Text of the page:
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Vitamin D levels in Swiss multiple sclerosis patients

DOI: https://doi.org/10.4414/smw.2011.13192
Publication Date: 03.05.2011
Swiss Med Wkly. 2011;141:w13192

Murat Yildiza, Barbara Tettenborna, Norman Putzkib

a Department of Neurology, Cantonal Hospital St. Gallen, Switzerland
b Biogen Idec, Zug, Switzerland

Summary

BACKGROUND: Vitamin D levels have not been previously published for Swiss multiple sclerosis (MS) patients. An association between vitamin D status and disease activity in MS has been suggested.

AIM:To define 25-hydroxy-vitamin D (25(OH)D) levels in Swiss multiple sclerosis patients.

METHOD: Cross sectional case control study.

RESULTS:25(OH)D levels of 80 patients (76.3% female, mean age 37.9 ± 10.6 years, mean Expanded Disability Status Scale (EDSS) 2.6 ± 1.2) were collected. Mean levels of 25(OH)D were 57.0 ± 29.7 nmol/l (range 18–175 nmol/l) in all patients. A total of 21.3% of patients had levels ≤37 nmol/l and 75% had levels ≤70 nmol/l. 25(OH)D levels in patients with previous high disease activity were 52.8 ± 23.1 nmol/l versus 58.9 ± 32.3 nmol/l in the low disease activity group (p = 0.4).

CONCLUSION:Theprevalence of 25(OH)D deficiency was high in Swiss MS patients.

Key words: multiple sclerosis; vitamin D; environmental factors; disease activity; disease modifying treatment; natalizumab

Introduction

Low UV light exposure and reduced synthesis of 25-hydroxy-vitamin D (25(OH)D) in the skin due to that, has been discussed as a factor promoting disease activity in multiple sclerosis (MS) [1]. Also, the risk of MS is reduced with higher exposure to sunlight [2] and with increasing serum 25(OH)D levels [3]. We analysed 25(OH)D and sought to investigate levels in Swiss MS patients, the prevalence of deficiency and the relationship to disease activity.

Methods

Data was collected by chart review of patients in our MS centre in north-eastern Switzerland. The eligible patient population consisted of males and females, 18–55 years of age, with an Expanded Disability Status Scale (EDSS) of 0–5, and with a diagnosis of relapsing remitting Multiple Sclerosis (RRMS) according to Poser [4] or McDonald [5] criteria.

For comparison of patients with and without previous disease activity, we compared patients who had initiated treatment with natalizumab (ntz) for high disease activity (high activity group) and compared them to a group of patients who were clinically and MRI disease activity free (no relapse, no progression, no new T2-lesions and free of contrast enhancing lesions over the past 2 years) (low activity group). In the high activity group, the annual relapse rate (ARR) was 2.1 (before ntz treatment). The ARR decreased from 2.1 ± 0.6 to 0.27 ± 0.2, 92.9% of patients were progression-free after 12 months, and 79% of the patients were relapse-free during treatment with ntz. The use of ntz in Switzerland is restricted to patients with treatment failure of first line therapies or with aggressive diseases [6]. Both groups were matched for age and month of 25(OH)D evaluation. All clinical, radiological and laboratory assessments were performed routinely for all MS patients in our clinic. All the assessments were undertaken between February and April in the same geographical area. Although there is no consensus on normal levels, 25(OH)D deficiency was suggested to be ≤37 nmol/l since such 25(OH)D levels have a negative influence on calcium metabolism [7]. Other studies have used less conservative cut-off levels of ≤70 nmol/l [8].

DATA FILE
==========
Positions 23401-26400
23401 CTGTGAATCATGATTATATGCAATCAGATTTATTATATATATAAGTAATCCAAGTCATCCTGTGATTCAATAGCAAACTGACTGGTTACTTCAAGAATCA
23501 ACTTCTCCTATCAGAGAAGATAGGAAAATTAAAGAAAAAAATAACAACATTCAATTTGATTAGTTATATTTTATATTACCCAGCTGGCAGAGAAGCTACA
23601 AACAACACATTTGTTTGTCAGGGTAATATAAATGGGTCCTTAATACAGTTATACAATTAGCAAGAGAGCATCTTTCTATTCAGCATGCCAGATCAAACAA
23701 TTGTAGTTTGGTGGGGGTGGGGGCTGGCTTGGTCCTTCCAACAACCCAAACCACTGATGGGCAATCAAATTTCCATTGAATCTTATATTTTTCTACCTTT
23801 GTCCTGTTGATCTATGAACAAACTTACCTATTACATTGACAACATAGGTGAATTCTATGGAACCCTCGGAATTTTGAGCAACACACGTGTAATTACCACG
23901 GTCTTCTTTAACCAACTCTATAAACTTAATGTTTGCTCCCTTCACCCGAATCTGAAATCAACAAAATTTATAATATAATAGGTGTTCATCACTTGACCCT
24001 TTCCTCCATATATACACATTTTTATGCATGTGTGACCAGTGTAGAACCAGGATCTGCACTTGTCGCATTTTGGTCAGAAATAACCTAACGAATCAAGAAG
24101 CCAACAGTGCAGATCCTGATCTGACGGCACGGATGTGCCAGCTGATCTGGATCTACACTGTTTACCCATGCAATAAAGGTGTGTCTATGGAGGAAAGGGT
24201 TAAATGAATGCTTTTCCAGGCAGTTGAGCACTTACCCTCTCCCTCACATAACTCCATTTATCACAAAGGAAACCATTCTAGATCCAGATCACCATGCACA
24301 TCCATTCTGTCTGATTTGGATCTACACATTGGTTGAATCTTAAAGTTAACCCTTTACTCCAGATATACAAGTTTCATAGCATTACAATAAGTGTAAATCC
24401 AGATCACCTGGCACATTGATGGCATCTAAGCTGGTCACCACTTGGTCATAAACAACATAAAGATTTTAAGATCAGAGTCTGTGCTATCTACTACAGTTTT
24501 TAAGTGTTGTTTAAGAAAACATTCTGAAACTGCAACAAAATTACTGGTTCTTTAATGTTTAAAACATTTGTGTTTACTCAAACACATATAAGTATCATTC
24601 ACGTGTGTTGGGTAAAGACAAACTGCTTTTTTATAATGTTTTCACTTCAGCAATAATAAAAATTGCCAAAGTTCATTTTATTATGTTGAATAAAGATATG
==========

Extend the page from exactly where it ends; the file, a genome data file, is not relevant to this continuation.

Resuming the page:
Statistical Analysis

Means and standard deviations were used to describe patients’ characteristics. A T-test was applied for the comparison of mean vitamin D between the ntz-group and the comparison group. We used logistic regression to investigate the influence of categorical variables on vitamin D concentration. All tests were performed two-sided. p-values <0.05 were considered to be statistically significant. Analysis was performed with SPSS 17.0 (Chicago, IL).

Results

Patient demographic characteristics and results are given in table 1. Mean levels of 25(OH)D were 57.0 ± 29.7 nmol/l (range 18–175 nmol/l) in the total cohort. Patients in the high activity group had mean 25(OH)D concentrations of 52.8 ± 23.1 nmol/l compared to 58.9 ± 32.3 nmol/l in the low activity group and levels of <37 nmol occurred more frequently in patients with high disease activity (p = 0.4). Overall, the prevalence of 25(OH)D levels ≤37 nmol/l was 21.3% and ≤70 nmol/l in 75% of MS patients.